Mammalian heparanase has been shown to function in tumor progression, invasion, and angiogenesis. However, heparanase expression in gliomas has not been well analyzed. To clarify its expression in gliomas, human glioma tissues and glioma animal models were investigated.
The expression of heparanase mRNA was determined in 33 resected human glioma tissues by semiquantitative real-time polymerase chain reaction. Heparanase expression was verified with a Western blot assay and immunohistochemistry (IHC) staining. Primary neurospheres from human glioblastoma multiforme (GBM) were developed in vitro. Heparanase expression in murine astrocytoma and human primary neurosphere animal models was examined using IHC.
The authors found that heparanase mRNA is greatly increased in gliomas including oligodendroglioma (9 samples), anaplastic astrocytoma (11 samples), and GBM (13 samples) as compared with healthy brain mRNA (3 samples). Note, however, that no significant difference was observed among the 3 tumor groups. Increased heparanase expression was also found in tumor tissues on Western blotting. Immunohistochemistry staining demonstrated that heparanase was expressed by neovessel endothelial cells, infiltrated neutrophils, and in some cases, by neoplastic cells. Heparanase-expressing cells, including GBM tumor cells and neovessel endothelial cells, exhibited decreased expression of CD44, a cell adhesion molecule on the cell membrane that is important for regulating tumor invasion. In addition, heparanase-expressing tumor cells showed an elevated density of the cell proliferation marker Ki 67, as compared with its density in non–heparanase-expressing tumor cells, suggesting that heparanase expression is correlated with enhanced tumor proliferation. Two animal glioma models were tested for heparanase expression. Both murine astrocytoma cells (Ast11.9-2) and cultured primary human GBM neurospheres expressed heparanase when grown in animal brain tissue.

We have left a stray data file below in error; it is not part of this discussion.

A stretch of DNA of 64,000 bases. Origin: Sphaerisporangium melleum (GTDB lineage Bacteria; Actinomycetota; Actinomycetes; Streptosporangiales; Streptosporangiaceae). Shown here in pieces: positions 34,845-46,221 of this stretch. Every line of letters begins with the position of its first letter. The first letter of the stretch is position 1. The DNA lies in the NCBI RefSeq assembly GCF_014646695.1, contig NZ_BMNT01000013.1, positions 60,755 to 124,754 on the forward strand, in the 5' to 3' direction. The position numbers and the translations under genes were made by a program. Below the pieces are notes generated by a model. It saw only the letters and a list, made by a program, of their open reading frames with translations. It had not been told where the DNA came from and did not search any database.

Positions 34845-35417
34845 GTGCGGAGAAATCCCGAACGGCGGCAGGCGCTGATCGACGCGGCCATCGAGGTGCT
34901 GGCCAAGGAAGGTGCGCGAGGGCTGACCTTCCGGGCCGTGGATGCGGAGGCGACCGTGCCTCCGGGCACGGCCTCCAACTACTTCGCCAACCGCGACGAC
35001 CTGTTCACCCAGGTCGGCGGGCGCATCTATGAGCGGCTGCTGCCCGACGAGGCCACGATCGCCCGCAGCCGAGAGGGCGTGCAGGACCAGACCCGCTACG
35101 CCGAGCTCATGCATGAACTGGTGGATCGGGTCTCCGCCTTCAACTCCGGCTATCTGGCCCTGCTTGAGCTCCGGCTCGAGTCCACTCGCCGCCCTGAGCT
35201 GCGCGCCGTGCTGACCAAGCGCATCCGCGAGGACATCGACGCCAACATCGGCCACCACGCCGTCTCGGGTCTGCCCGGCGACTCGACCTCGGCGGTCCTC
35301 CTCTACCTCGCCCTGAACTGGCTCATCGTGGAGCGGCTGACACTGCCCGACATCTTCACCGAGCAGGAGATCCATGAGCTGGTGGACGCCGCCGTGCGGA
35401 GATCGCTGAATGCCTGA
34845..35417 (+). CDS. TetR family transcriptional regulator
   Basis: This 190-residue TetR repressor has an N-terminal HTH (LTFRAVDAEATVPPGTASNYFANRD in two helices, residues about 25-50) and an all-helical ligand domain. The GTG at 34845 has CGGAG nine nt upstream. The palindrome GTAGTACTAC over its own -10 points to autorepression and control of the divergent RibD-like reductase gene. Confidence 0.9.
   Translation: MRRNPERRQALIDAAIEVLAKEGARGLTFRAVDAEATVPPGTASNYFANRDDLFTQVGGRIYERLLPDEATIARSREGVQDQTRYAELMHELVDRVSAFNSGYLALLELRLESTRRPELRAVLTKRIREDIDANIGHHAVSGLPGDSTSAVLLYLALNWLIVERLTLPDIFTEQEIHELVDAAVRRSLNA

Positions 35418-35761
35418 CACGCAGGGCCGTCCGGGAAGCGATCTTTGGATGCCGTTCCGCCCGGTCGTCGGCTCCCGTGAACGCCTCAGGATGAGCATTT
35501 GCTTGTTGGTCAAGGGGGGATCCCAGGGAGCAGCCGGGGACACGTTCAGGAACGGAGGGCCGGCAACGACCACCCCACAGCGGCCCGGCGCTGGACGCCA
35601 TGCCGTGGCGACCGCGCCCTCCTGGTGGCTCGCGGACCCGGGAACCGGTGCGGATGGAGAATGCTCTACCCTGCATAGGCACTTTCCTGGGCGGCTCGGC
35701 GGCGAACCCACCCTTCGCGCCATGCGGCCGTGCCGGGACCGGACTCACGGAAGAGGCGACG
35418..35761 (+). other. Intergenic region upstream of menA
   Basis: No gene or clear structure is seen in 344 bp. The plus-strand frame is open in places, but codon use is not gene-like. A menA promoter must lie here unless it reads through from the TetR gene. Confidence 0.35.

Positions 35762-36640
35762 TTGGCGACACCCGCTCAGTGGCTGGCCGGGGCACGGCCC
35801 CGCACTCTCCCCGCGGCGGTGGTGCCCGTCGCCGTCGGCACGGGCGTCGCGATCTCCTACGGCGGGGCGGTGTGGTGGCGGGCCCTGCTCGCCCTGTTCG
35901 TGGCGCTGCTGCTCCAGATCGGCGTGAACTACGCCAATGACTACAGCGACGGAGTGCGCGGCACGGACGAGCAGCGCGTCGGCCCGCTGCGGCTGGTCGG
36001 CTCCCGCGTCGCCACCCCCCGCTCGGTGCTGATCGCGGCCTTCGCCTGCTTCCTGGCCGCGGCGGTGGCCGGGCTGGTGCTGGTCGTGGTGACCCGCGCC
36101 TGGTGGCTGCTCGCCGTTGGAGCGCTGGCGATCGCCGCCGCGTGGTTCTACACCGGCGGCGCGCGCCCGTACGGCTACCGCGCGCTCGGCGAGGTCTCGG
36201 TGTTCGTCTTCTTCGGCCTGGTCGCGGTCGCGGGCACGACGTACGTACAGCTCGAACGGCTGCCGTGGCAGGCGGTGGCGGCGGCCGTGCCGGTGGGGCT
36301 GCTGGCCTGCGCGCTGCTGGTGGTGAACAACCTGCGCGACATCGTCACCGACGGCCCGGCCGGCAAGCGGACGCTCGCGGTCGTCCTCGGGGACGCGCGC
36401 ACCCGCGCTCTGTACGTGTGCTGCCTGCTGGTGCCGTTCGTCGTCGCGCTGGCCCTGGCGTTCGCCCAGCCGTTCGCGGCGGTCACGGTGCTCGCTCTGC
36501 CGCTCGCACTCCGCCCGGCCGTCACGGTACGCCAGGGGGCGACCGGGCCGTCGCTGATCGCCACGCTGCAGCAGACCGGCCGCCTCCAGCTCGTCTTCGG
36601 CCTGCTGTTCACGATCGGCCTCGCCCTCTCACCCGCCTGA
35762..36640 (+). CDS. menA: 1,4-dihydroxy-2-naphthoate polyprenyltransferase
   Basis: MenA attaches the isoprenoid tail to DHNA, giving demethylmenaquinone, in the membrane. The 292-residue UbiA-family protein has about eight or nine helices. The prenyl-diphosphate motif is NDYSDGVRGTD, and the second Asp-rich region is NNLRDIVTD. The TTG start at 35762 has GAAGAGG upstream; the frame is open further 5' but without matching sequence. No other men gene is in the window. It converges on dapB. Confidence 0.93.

Glioma tissues contain increased levels of heparanase. Multiple cell types contribute to the expression of heparanase, including neovessel endothelial cells, tumor cells, and infiltrated neutrophils. Heparanase plays an important role in the control of cell proliferation and invasion. Animal models using Ast11.9-2 and primary neurospheres are suitable for antitumor studies targeting heparanase.